We are lucky enough to live near three of Normandy’s important abbeys: the great ruins at Jumièges, and the Benedictine abbeys at St-Wandrille and Notre-Dame in Le Bec-Hellouin. This last is famous not only for its abbey and monastic community but for its situation in one of the most beautiful villages of France.
We set out to visit Le Bec-Hellouin on the kind of drizzly grey April day that tries to make everything look depressed but just can’t seem to manage to wipe away the green blossominess of a Normandy April.
As is so often the case in Normandy, the history of Bec starts out in France then gets knotted up with England. The abbey was founded in 1034 by a Norman knight, and quickly became an important intellectual centre for the Catholic church. A number of the monks from Bec went on to become Archbishops of Canterbury.
After the Norman Conquest, the abbey was enriched with properties in England. The then village of Tooting Bec belonged, at one point, to the abbey, and was named after it. If you stand in the global-suburban-London bustle outside the Tooting Bec tube station today it’s hard to imagine any kind of connection to this quiet valley in northern France.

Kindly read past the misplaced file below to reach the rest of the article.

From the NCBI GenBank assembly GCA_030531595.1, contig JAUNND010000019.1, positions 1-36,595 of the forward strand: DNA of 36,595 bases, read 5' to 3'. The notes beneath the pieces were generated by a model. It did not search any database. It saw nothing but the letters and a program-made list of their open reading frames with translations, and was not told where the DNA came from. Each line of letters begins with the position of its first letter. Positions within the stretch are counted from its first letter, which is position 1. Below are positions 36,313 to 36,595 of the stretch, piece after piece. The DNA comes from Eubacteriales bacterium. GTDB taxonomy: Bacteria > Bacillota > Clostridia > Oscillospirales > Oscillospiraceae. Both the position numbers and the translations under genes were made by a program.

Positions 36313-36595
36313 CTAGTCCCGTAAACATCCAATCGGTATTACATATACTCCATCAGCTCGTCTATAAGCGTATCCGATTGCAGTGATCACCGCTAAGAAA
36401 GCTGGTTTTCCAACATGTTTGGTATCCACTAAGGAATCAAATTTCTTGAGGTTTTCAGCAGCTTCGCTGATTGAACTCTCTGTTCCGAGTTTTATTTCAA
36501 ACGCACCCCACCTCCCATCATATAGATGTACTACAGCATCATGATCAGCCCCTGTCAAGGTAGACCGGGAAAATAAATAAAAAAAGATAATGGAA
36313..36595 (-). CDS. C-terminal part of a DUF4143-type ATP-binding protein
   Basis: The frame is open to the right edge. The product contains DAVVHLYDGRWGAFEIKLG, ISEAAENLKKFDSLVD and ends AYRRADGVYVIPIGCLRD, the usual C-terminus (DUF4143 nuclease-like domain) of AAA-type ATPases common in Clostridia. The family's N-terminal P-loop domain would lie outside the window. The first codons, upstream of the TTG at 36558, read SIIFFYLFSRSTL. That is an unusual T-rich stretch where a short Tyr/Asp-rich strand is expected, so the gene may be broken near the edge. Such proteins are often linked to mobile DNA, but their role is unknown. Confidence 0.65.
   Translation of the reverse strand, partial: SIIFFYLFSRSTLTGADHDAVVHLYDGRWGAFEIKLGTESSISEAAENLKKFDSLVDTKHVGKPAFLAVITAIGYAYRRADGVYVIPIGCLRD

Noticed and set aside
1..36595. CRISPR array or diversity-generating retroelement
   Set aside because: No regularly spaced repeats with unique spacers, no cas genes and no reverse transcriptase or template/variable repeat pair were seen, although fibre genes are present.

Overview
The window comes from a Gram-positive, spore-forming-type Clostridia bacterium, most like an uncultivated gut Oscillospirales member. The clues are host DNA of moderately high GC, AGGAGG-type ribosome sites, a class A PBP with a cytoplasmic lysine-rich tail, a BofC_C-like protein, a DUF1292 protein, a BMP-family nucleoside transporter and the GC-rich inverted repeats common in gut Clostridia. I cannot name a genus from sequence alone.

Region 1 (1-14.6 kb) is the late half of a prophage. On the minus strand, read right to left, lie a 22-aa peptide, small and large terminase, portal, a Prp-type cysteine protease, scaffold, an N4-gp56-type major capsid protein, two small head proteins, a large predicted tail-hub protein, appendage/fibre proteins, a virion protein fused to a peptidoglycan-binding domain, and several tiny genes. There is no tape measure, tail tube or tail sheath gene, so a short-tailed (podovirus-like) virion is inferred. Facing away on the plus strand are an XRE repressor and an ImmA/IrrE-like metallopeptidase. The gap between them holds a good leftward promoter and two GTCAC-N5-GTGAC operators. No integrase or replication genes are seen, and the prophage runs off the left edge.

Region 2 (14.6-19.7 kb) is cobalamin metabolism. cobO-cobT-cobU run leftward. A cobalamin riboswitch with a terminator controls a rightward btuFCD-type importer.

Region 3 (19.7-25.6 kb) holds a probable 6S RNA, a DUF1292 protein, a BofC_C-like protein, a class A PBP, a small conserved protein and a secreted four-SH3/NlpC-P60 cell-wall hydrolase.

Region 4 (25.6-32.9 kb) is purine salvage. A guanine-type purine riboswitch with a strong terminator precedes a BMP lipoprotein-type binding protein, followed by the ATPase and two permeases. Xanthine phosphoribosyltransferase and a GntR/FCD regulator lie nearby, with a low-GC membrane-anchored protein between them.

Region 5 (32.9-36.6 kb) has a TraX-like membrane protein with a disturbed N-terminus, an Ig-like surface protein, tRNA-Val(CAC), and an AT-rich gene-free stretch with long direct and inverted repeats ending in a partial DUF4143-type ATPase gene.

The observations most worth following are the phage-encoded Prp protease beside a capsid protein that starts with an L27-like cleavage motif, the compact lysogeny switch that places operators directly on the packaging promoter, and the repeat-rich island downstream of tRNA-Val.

The abbey suffered after the Revolution, and only the medieval belltower remains. After the Revolution the abbey was used as a cavalry barracks, and elegant buildings were added in the eighteenth century. In 1948 the abbey was reinstated, and today it hosts an active Benedictine community.
The monks sing vespers most Sunday evenings in the simple chapel. There is an excellent bookshop with Benedictine products including ceramics manufactured by the monks in residence. It’s peaceful yet quietly active place, busy with visitors taking walks through the parkland, groups on spiritual retreat, and the monks in white-hooded robes going about their daily life.
For the best views of the abbey, it’s worth turning left out of the gates and across a little bridge towards the old railway station. Look back to the abbey accross the fields. At the old railway station there’s a cycle path running along the former railway line towards Evreux which seems a wonderful way to visit this countryside.